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As clock ticks, experts propose online assessment to-do checklist

Districts must have sufficient bandwidth and hardware
Elementary students in Metropolitan School District in Indiana use Chromebooks for lessons and assessments.
Elementary students in Metropolitan School District in Indiana use Chromebooks for lessons and assessments.

At least one midwestern district is ready—or at least thinks it’s ready—for what most states are calling Common Core assessments.

The Metropolitan School District of Warren Township, Ind., an urban district in Indianapolis, had a jumpstart on technology and assessments thanks in part to a three-year, $28.5 million Race to the Top grant. The funds allowed the district last year to buy every student in grades one through 12 a Chromebook, a purchase that was in line with the grant’s focus on personalized learning. (Kindergarteners were given iPads.)

Students will use those Chromebooks this fall for the assessments of the college and career-ready standards, which Indiana created to replace the Common Core, says John Keller, director of e-learning at Warren schools. The students already take online benchmark assessments on their Chromebooks three times a year, so they are used to taking tests online, Keller adds.

As easy as Chromebooks may make integrating technology into classrooms, teachers still need PD to learn to get the most out of the devices and use them to their full potential, Keller says.

Aside from getting students used to online testing for the upcoming assessments, both SMARTER Balanced and Partnership for Assessment of Readiness for College and Careers in part recommend districts having:

  • Windows 8 OS or newer for tablets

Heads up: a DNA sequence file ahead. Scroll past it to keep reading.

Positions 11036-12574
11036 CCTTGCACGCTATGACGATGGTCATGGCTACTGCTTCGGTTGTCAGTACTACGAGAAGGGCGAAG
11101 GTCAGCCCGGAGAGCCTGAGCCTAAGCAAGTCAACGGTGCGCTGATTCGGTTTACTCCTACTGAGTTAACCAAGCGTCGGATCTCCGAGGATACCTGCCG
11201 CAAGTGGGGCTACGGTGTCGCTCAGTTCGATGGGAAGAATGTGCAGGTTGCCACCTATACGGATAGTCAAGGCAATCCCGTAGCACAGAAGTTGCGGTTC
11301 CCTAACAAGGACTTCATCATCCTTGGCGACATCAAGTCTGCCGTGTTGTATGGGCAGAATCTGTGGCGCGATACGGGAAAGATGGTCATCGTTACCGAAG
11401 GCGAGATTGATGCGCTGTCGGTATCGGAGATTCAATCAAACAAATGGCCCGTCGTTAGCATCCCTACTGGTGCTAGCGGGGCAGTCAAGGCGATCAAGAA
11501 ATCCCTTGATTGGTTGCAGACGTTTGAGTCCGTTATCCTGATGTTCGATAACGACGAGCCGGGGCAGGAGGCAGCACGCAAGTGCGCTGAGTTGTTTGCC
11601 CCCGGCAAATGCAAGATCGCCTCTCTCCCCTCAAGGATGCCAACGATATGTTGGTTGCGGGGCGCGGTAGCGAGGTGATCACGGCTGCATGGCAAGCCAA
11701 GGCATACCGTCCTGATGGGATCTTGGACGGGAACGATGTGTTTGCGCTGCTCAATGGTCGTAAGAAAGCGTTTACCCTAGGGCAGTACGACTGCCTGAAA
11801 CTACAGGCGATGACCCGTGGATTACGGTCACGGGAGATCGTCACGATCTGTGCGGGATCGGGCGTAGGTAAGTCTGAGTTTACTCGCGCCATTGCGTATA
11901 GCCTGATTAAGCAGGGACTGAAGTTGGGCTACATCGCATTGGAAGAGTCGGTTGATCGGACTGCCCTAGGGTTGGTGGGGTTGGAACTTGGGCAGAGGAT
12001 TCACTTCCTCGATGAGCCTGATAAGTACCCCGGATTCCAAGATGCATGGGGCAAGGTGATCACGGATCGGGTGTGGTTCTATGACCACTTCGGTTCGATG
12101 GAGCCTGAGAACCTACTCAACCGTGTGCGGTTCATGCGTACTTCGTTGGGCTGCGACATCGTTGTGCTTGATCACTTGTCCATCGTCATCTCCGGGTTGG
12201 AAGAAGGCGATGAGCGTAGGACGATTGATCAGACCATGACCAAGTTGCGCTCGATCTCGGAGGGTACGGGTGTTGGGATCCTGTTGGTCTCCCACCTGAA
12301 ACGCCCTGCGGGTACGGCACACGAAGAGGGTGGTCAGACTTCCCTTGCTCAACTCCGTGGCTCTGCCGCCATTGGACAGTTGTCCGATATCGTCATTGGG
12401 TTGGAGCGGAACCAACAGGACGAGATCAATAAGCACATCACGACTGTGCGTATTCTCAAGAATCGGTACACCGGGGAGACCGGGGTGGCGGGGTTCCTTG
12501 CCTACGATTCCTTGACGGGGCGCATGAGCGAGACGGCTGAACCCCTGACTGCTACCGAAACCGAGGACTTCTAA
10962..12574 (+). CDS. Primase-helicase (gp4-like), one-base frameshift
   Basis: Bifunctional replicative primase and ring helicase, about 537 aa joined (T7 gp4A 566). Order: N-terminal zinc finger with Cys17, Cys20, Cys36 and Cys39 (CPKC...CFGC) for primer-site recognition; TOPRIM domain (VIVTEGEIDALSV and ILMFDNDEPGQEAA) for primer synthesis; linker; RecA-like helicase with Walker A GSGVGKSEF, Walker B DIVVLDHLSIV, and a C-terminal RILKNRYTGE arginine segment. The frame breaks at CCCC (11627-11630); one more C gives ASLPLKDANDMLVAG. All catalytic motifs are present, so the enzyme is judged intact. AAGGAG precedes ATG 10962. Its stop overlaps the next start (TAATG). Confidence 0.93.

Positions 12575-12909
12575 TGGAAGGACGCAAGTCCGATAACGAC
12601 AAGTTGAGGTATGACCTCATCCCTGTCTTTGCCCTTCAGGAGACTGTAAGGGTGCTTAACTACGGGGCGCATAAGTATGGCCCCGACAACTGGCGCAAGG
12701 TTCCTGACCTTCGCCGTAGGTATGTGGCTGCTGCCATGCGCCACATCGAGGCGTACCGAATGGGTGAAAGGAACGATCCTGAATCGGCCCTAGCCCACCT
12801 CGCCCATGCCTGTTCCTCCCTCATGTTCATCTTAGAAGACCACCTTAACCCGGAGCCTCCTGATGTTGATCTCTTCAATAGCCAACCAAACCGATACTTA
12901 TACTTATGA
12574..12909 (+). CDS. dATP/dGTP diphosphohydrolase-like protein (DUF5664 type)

• External keyboards
  • 1 GHz or faster processor and 9.5-inch or larger screen size on devices.

Brandt Redd, CTO/CIO at SMARTER Balanced Assessment Consortium, adds that districts don’t need 1-to-1 programs, but should ensure they have enough computers and devices so groups of 20 to 25 students can test for periods that span eight weeks for high school juniors and span 12 weeks for third- through eighth-graders.

Eight Key Recommendations

  1. Create a cross-functional strategic planning team
  2. Secure funding sources for modern learning environments
  3. Embed technology in lessons
  4. Invest in professional development for teachers, administrators and technical staff
  5. Build a robust infrastructure
  6. Select devices that meet instructional needs and assessment consortia requirements
  7. Communicate a lot with the staff
  8. Pay attention to logistics

Another consideration is bandwidth, of which the 11,500 students in Warren Township have enough—for now. The district has 50 megabits per 1,000 students, or half of SETDA’s recommendation of 100 megabits per 1,000 students. But Keller says the district is working to get additional bandwidth.

The Warren district was among three case studies in a white paper examining districts that are prepared for online assessments. The paper, “Raising the BAR: Becoming Assessment Ready,” was developed by CoSN, eLearn Institute and Education Networks of America (ENA), a managed infrastructure service provider to K12. Warren was a customer of ENA, and can help other administrators understand their assessment needs.

Redd adds that SMARTER Balanced will help districts to, when assessments are given, interpret students’ test results so teachers can adjust their teaching styles to help individual students.

Keller advises other administrators to focus on instruction, and consider the learning experiences you want for students.

“You need to make sure the instruction is giving kids the opportunity to learn in ways so they are not freaked out if they are sitting in front of a computer,” he says. “We don’t want the online assessment to be a test on technology skills. They should have regular and frequent opportunities” to use computers for learning.